Ask participants to converse, reflect, capture, and sketch: The role of the participants is to join in the conversation, and use the pens to sketch, doodle, and capture the conversations at the table. Participants can choose to stay at their table, or to continue to circulate for each round.

As the facilitator, your role is to move around among the tables, encourage everyone to participate, and to remind people to sketch, draw, capture key ideas. Time each round with a smartphone timer set at 20 minutes, and gently move people onto the next round of conversation and the next table.

When you’ve completed three rounds of discussion, it’s time for the hosts to share and for the teams to circulate and review, reflect, and find patterns. Capture the notes and thoughts with cameras and ask everyone to reflect on their own – how will the insights generated today inform the work they do going forward.

The learning that occurs happens in the experience of the people in the room, forming connections and building their own inquiry-based strategic capability to think and explore. What do you do if your futuring exercise is successful? Replicate, and repeat.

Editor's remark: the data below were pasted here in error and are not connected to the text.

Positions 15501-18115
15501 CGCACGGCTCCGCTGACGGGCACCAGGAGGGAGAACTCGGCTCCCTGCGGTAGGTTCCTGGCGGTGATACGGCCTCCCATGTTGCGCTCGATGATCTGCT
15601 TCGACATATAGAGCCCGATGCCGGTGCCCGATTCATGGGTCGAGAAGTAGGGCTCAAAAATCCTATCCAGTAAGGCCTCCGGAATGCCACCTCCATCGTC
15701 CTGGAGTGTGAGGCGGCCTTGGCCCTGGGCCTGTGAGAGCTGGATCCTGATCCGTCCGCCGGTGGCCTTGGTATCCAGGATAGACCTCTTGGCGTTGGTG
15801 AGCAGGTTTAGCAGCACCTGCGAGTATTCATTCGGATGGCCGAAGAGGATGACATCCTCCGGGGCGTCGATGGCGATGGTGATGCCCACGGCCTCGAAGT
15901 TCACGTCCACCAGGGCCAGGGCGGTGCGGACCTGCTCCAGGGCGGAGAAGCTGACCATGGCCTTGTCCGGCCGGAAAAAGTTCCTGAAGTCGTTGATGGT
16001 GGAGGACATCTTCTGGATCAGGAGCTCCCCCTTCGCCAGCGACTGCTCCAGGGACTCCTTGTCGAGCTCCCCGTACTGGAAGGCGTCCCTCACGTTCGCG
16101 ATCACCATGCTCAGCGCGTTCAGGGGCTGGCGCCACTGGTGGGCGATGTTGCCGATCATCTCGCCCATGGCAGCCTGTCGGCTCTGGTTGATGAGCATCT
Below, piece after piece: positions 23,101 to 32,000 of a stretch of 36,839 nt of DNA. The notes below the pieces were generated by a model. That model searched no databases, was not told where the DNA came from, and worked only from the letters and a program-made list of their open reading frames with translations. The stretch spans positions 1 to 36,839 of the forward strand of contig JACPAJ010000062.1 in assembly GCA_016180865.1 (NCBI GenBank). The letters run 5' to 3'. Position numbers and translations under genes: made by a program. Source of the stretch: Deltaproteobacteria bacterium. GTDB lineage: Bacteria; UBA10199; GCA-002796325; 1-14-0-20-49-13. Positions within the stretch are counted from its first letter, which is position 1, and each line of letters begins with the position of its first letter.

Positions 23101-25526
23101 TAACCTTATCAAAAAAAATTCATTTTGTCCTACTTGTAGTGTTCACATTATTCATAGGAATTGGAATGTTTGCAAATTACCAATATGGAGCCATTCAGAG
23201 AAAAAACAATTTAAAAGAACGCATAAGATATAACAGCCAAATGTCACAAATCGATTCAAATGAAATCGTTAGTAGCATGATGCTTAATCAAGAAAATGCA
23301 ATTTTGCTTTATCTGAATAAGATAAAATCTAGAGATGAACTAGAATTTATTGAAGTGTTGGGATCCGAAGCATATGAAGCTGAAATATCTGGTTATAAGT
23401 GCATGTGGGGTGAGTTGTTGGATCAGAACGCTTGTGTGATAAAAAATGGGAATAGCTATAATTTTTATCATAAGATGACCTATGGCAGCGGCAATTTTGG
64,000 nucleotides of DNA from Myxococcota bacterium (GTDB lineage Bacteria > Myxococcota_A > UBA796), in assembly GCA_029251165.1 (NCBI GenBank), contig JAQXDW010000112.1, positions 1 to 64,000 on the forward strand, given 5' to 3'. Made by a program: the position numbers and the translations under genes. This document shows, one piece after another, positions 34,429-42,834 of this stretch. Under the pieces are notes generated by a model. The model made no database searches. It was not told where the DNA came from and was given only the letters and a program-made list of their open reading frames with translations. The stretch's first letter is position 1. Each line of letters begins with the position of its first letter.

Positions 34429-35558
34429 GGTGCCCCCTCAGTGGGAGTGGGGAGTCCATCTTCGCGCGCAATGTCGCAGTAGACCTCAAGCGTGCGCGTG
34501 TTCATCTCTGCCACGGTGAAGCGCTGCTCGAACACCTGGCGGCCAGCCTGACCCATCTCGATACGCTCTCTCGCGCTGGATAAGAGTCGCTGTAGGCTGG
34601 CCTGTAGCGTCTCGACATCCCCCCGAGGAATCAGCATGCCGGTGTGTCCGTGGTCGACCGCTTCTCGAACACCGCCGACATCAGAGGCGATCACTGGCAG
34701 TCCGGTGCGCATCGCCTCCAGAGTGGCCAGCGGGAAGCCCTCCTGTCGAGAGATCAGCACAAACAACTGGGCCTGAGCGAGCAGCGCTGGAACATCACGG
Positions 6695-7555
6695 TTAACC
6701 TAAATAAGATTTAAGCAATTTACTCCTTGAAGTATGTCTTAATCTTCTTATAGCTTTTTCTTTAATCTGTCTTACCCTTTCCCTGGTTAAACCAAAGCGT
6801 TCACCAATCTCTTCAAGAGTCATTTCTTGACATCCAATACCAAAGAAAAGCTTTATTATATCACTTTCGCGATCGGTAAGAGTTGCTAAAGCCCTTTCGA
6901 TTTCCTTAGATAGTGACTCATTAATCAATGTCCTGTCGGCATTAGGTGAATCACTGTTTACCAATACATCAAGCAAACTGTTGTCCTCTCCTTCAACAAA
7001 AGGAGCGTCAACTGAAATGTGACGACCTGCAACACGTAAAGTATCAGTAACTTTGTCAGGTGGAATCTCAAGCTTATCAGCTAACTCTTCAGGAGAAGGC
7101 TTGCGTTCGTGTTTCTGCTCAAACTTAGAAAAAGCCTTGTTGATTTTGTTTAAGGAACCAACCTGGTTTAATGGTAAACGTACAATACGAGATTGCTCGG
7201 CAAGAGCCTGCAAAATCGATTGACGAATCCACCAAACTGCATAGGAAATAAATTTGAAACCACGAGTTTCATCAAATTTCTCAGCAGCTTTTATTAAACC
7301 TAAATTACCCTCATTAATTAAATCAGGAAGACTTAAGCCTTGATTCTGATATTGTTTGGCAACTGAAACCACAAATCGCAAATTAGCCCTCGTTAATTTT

6/ Replicate strategic conversations

You can choose to repeat these conversations when you find your team getting stuck, or responding to an unplanned crisis or event that sends all of your predictions off course. In a larger company, you can ask the participants to host their own futuring conversations with their teams.

In an increasingly volatile, uncertain, complex and ambiguous times, we have to get used to the notion that we’ll be mostly wrong, most of the time, when we predict the future. Rather than clamp down and tell people to move on and “just get over it” – it’s time to open up the biggest questions that drive people to do great work every day. Through in person futuring conversations, we can restore trust, remind everyone of their humanity and humility, and become resilient together.